In this sense, these rites and narratives are strongly intertwined with actual experiences that the boys live through both in the troop and in the club life. This is another important dimension of Foglaring – were it confined only to the official troop lead by Foglar, it would have been a very short-lived phenomenon. Instead, the author, inspired by the Wandervogel movement, created a concept of a boy club, a group of friends led by the oldest and most responsible of the children (i.e. not created by an adult, but by the children themselves). Foglar actively supported the actual creation of these clubs on the pages of the boys’ magazines he wrote for. Moreover, the protagonists of many of his novels were members of such clubs; the most important case of course being the five boys from the Rychlé šípy (Fast Arrows) club featured in Foglar’s most famous novel Záhada hlavolamu (The Puzzle Mystery) and its two sequels. Even during both Nazi and Communist regime with their strict prohibition of Foglar’s work, these children clubs continued to appear spontaneously in secret and the novels were discreetly passed from family to family and devoured by hundreds of children. Moreover, even though Foglar’s books were intended for boys and in most cases features no female characters, significant or not (notable exceptions being Vlasta from the comic series and the girls from Historie Svorné sedmy novel), girls actually actively read his books and some of them spontaneously organized in clubs as well. The club experience was related to a place (klubovna, “clubhouse”) and to the club’s history, meticulously recorded in a chronicle. Hošek convincingly shows how these phenomena perfectly match Smart’s institutional dimension of the sacred and how even the material dimension gets its say in the form of visual signs of club membership (most famously depicted as the yellow pins in Záhada Hlavolamu) and “sacred” objects of the club (from club flag and souvenirs and club trips and camps to the most sacred of all, the club chronicle).

The club or troop environment, the specific initiations devised by Foglar, the deeply moving experiences created both by the reading of the novels and the actual trips to dark city alleys or stunning countryside, all of this was devised to incite a profound transformation of the character. Average, boring, and meaningless life of wandering through city streets with no aim or goal is left aside and a new life emerges; a life of noble deeds, intense, often almost mystical experiences, and a high moral code. This “new, better life” (or “blue life”, as put in the Rychlé šípy comic series) is often personified by a concrete protagonist of the novels described as noble or “knightly”, such as Mirek Dušín or Vláďa Dratuš in Rychlé šípy novels or Ludva Grygar in Chata v Jezerní kotlině (The Lake Hollow Hut). These exceptional boys then serve as role models for their friends and an embodiment of the ideal boy of Foglar’s books.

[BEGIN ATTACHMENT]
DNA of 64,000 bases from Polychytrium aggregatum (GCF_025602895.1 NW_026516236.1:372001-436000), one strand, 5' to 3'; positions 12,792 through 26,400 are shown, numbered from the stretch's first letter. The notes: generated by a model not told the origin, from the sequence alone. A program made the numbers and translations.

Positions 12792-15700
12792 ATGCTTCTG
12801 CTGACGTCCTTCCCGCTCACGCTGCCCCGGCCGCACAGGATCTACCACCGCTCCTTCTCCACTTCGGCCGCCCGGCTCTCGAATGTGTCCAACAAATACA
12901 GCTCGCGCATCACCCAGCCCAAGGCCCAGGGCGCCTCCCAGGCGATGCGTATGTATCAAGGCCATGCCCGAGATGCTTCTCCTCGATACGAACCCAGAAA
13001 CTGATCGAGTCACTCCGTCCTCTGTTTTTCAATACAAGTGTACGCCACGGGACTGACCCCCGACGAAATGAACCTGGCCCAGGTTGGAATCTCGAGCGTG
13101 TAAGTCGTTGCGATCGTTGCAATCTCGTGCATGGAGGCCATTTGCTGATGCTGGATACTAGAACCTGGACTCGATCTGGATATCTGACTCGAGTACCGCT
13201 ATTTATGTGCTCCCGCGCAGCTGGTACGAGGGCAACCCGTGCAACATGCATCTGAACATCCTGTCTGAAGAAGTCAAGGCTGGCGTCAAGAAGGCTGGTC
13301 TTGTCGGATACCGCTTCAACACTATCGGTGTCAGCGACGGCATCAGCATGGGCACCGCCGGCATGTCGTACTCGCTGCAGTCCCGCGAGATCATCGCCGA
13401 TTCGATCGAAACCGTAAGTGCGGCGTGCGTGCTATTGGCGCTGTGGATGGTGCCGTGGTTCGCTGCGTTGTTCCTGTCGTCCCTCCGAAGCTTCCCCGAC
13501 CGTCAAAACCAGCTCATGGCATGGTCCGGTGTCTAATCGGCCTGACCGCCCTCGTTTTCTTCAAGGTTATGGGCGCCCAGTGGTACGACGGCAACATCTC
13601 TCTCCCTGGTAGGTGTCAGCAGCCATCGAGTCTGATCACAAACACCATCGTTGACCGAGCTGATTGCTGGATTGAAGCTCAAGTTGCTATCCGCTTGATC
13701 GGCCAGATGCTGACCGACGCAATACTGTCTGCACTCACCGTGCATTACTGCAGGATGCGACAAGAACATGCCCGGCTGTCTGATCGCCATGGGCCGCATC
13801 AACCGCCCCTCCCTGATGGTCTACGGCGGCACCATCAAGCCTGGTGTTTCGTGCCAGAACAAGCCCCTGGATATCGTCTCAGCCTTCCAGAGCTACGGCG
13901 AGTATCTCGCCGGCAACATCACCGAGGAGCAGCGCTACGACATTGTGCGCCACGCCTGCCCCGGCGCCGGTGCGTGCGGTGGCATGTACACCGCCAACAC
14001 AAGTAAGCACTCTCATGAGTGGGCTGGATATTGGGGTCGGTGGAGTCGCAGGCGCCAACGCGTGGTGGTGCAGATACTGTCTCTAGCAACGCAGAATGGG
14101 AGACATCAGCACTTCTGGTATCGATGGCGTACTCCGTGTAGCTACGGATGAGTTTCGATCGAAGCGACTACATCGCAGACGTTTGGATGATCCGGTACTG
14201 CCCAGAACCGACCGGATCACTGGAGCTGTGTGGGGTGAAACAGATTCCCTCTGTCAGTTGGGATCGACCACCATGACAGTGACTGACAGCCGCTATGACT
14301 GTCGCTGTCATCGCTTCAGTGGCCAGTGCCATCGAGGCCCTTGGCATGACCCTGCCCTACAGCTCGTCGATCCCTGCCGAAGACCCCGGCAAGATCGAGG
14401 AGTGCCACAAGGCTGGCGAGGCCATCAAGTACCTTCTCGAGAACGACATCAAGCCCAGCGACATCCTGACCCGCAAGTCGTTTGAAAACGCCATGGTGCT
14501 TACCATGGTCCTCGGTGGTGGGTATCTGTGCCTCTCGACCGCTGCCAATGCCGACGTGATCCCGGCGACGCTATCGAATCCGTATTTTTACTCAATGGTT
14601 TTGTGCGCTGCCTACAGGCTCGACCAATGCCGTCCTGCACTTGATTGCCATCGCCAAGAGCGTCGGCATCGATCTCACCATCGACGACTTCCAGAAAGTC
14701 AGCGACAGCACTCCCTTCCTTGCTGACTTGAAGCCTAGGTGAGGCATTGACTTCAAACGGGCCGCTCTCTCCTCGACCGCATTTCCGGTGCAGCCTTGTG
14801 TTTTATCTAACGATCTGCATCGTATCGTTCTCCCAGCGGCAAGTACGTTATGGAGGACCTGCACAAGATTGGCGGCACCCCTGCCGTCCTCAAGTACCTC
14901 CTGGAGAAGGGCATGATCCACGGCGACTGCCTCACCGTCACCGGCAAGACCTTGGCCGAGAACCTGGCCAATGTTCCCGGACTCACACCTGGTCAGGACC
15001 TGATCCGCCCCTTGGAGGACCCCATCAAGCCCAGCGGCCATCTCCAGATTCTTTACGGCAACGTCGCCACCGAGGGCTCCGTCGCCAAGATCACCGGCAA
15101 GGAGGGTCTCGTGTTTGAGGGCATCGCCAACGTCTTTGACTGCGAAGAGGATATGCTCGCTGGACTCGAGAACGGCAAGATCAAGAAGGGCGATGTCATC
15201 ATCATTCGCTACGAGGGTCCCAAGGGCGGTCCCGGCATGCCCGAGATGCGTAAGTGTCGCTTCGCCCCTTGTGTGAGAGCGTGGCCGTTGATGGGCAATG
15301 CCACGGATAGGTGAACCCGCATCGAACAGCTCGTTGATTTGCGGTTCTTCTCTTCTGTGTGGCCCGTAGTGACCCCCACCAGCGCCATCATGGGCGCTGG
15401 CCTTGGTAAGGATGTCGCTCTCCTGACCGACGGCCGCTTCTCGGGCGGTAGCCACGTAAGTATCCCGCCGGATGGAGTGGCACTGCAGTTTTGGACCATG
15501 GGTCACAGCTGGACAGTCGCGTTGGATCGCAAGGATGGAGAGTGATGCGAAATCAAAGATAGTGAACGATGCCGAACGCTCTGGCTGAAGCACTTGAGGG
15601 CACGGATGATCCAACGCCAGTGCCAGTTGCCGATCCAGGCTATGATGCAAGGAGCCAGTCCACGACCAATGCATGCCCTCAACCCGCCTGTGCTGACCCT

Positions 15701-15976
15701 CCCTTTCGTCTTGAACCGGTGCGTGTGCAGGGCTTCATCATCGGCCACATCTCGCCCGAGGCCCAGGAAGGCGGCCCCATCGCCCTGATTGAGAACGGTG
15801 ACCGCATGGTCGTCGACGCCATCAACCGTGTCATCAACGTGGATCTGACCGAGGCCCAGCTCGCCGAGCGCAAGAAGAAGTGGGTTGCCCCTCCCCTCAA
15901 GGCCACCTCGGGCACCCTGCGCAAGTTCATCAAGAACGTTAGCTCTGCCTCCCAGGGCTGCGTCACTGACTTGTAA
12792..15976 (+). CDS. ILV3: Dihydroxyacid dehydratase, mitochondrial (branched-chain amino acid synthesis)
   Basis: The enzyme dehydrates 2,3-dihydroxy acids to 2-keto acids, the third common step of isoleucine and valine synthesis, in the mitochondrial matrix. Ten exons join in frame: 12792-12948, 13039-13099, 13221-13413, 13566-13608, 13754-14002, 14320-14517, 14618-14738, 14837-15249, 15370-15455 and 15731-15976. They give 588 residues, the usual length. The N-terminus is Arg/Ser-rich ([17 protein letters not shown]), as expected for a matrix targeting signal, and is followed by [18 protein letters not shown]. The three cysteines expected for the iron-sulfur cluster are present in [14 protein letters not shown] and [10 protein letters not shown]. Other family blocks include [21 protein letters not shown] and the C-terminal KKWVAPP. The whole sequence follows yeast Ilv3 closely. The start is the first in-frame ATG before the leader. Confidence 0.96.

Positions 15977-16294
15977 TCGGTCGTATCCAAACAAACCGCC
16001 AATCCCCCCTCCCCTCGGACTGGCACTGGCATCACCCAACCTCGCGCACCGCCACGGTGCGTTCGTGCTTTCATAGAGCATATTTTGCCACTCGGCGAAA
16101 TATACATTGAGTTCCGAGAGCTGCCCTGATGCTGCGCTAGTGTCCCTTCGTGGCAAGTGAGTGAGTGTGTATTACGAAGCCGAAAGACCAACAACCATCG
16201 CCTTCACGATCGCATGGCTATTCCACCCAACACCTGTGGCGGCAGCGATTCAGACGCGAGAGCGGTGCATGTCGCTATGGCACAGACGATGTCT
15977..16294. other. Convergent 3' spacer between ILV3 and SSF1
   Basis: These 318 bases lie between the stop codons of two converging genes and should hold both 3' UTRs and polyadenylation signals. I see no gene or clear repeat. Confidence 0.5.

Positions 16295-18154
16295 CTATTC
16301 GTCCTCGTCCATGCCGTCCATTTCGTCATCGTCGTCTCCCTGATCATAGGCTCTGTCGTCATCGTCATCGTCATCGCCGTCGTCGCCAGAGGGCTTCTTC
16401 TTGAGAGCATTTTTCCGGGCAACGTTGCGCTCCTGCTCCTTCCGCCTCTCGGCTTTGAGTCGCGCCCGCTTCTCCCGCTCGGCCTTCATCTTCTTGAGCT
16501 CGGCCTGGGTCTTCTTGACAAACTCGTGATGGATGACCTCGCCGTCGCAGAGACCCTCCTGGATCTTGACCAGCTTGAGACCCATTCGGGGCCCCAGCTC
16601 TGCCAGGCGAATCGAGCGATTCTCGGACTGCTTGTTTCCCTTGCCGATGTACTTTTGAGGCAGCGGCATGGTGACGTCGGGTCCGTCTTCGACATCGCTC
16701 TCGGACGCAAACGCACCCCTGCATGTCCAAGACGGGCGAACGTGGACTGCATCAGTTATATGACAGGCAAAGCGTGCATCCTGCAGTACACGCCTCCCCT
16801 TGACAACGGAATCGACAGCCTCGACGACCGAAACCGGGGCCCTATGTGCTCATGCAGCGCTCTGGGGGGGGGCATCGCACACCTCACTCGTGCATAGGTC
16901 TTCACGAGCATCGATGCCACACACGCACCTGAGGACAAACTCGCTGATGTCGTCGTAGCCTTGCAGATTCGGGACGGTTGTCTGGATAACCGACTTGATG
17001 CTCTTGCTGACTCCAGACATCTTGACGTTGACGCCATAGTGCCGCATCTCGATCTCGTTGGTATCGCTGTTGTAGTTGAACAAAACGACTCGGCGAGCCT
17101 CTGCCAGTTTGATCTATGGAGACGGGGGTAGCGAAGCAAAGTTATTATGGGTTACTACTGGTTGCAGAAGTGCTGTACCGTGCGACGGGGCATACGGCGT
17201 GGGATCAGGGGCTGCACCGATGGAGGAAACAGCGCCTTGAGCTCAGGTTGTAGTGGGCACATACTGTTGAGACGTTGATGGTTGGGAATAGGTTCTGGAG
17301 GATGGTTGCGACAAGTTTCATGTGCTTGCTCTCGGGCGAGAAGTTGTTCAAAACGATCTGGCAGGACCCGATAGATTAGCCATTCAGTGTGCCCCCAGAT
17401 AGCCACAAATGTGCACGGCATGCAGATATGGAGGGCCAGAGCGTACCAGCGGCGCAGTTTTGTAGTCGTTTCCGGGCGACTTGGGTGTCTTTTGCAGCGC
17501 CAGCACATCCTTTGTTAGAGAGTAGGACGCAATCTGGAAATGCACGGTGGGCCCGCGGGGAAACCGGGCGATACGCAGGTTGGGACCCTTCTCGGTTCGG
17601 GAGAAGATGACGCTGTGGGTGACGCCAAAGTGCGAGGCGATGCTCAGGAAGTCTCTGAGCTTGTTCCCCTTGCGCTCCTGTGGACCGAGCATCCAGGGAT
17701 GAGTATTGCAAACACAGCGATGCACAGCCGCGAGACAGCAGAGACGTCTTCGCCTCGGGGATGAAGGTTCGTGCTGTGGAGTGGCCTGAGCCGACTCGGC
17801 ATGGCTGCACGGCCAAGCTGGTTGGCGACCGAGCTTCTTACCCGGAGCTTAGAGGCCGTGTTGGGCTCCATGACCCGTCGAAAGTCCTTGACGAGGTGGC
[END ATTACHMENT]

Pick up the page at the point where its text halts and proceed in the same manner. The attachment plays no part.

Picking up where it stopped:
This type of approach to Foglar’s books is complemented by two chapters; one dedicated to a comparison with Tolkien’s fairytale stories theory and one that analyzes Foglar in the light of C. S. Lewis’ idea of lifechanging effects of reading. Despite of the fact that Foglar’s imagination is firmly rooted in the real world of here and now and in this sense, it is far from the imaginative worlds of Lewis and Tolkien, the comparisons hold well. Nevertheless, from the perspective of Religious studies, the core of Hošek’s book remains the analysis of Foglar’s works in the perspective of the Dimensions of the Sacred. Hošek reinforces his arguments by showing that at least in one documented case of Radko Kadlec, later Father Bernard, the seeds sown by Foglar bloomed in a full-fledged conversion to Christianity in young adulthood.

In sum, Pavel Hošek’s new book becomes a must-read for anyone interested in Czech popular culture and its religious or implicit religious content. In the context of a boom of interest of Religious studies scholars in popular culture and its comic books, pulp journals, videogames and other similar phenomena, it is only too easy to be swept by the current that focuses mainly on the United States and Western Europe, forgetting the specificity of local environment. It is no exaggeration to say that for a Czech or Slovak child, Foglar is just as important as C. S. Lewis or the creators of Batman for a Western one. And this is not only true for the generations that went through their childhood during the Nazi and Communist periods, but increasingly so for the current generations that experienced the boom of publishing of Foglar’s books after the Velvet Revolution. Moreover, the nineties with their new reprints of the comic series, relaunching of the old 1969 TV series Záhada hlavolamu (which was prohibited by the Communists) and the new 1993 movie transformed Foglar’s world into a summarily important Czech transmedial phenomenon, coupled with a new emergence of Foglar-style troops and children’s clubs. In this sense, Pavel Hošek’s book may be of interest not only to Czech scholars and enthusiasts, but also to a wider international audience studying both implicit religion and religion in the media and popular culture.


Hošek, Pavel, Evangelium podle Jaroslava Foglara, Brno: Centrum pro studium demokracie a kultury 2017, 203 p.